COPE Report— what next?
The recent debate in Parliament over the latest report of the Committee on Public Enterprises is significant for its content as much as for being the first formal debate on a report on the COPE. The Committee that lay somewhat dormant for all these years sprang into action with its chairman Mr. Wijedasa Rajapakse P.C. fortunately free from ministerial shackles, probing some vital organs of the State Corporate Sector with the reportedly active participation of his fellow parliamentarians. It should be mentioned here that the present COPE, set up at the beginning of the Parliamentary session represents the Parliamentarians of all hues and the recent estrangement of the members of the JVP from the Government together with the entry into it of a substantial number of ministers of the former UNP regime gave this debate an opportunity to reflect an updated legislative opinion in a scenario of latest Parliamentary formation.
The salient features of the report just discussed warrant closer examination. Certain vital public utility institutions such as the CEB, CPC and its subsidiaries and financial institutions such as the Central Bank and the Sri Lanka Insurance have come under this probe and this is perhaps the first time that a COPE report has been subjected to a full two-day debate. Hence the very fact that a debate was promptly allowed or rather not blocked is to be appreciated and credit should go to the present regime on this account.
The writer observes that even the comparatively older Public Accounts Committee with its strong background tradition could not have any of its reports debated in detail as in the present case. These reports were merely approved and directed to be published as sessional papers — virtually a way of sweeping under the carpet criticism or comment, the basic tools of transparency.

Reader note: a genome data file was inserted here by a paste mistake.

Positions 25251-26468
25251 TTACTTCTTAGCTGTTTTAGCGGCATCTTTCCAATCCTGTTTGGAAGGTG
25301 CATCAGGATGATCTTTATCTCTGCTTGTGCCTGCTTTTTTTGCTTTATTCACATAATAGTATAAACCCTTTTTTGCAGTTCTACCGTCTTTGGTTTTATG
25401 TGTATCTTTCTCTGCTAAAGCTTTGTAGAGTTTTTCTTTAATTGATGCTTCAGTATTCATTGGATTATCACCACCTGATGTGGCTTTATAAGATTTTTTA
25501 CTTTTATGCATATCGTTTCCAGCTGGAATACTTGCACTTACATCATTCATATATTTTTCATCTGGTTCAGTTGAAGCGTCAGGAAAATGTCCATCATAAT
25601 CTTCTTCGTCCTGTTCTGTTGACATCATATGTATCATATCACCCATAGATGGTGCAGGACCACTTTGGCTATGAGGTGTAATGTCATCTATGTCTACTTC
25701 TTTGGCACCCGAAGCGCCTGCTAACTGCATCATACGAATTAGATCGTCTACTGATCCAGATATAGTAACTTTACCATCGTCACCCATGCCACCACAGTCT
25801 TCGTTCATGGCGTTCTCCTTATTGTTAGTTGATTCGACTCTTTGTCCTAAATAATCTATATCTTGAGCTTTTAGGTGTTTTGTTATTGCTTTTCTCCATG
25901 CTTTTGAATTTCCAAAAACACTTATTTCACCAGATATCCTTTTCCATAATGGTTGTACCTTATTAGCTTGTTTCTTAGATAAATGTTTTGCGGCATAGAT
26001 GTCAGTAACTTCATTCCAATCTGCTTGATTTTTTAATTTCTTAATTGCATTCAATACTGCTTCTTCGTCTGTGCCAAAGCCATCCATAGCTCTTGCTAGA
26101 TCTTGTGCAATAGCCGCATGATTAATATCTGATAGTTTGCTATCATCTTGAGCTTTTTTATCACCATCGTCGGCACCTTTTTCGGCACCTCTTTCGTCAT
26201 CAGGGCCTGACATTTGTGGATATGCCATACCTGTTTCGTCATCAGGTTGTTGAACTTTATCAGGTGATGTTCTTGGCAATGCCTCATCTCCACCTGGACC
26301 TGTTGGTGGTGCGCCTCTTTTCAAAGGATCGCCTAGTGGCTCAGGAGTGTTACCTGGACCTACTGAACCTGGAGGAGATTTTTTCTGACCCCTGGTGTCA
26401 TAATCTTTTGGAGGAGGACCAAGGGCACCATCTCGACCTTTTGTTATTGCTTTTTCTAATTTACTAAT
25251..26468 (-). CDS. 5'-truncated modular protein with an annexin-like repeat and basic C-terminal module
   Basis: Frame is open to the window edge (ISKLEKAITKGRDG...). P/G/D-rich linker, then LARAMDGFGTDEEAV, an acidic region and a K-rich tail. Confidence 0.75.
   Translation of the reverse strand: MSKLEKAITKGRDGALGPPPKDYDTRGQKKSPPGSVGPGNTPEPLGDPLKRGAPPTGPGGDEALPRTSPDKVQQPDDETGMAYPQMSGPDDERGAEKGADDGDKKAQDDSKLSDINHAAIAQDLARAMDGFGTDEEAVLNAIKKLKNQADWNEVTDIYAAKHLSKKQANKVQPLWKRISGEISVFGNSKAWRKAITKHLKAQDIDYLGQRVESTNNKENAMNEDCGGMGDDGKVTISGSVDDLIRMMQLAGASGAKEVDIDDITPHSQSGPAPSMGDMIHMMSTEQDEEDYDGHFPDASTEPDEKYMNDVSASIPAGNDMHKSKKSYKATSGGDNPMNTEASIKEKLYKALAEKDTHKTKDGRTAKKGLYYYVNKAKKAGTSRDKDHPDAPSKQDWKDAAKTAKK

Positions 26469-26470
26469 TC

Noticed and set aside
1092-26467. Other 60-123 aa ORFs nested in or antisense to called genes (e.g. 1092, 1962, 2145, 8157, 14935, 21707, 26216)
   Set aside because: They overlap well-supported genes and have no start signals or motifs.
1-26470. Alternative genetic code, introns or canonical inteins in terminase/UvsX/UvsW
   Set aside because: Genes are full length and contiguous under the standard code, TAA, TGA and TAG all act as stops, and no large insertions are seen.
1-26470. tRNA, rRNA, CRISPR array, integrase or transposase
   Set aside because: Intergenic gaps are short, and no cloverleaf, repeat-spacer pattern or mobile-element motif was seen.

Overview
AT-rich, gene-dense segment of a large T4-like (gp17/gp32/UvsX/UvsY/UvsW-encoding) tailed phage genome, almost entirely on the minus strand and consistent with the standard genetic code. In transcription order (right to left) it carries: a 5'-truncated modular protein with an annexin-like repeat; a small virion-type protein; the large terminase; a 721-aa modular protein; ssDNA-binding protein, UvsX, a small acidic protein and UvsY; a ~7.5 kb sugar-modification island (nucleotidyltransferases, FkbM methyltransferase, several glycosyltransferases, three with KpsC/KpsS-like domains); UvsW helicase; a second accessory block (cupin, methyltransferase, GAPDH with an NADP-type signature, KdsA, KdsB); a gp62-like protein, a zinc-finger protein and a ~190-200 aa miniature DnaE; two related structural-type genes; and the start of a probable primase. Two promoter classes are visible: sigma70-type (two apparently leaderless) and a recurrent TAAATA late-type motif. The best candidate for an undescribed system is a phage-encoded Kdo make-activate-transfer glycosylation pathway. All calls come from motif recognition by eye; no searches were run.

It is ironical that attempts were made to treat as mud-slinging the references to individual parliamentarians whose conduct has been probed in this report. The chairman of the COPE himself has humbly and honestly admitted in his speech in Parliament, referring to the Parliamentarians in the first person: ‘This report is an indictment on all 225 of us who are here. It is not because we have all robbed the country, but because we are the Custodians of Public finances and we have failed to do our duty in this regard over the years.’ This statement has to be contrasted with that of the former Minister (himself a former chairman of the Committee) to the effect that the report was an indictment of the Government. If reference in the debate to individual parliamentarians whose conduct has been specifically dealt with in the report is mudslinging, the entire report boils down to be an exercise in mud-slinging. The JVP however has made a positive contribution to the debate albeit they are now in the middle of the political divide. Mr. Sunil Handunnetti made the point succinctly when he said, ‘If a germ is to be destroyed then the sunlight must be let in. If we open the Committee proceedings to the media, we will be able to kill the germ.’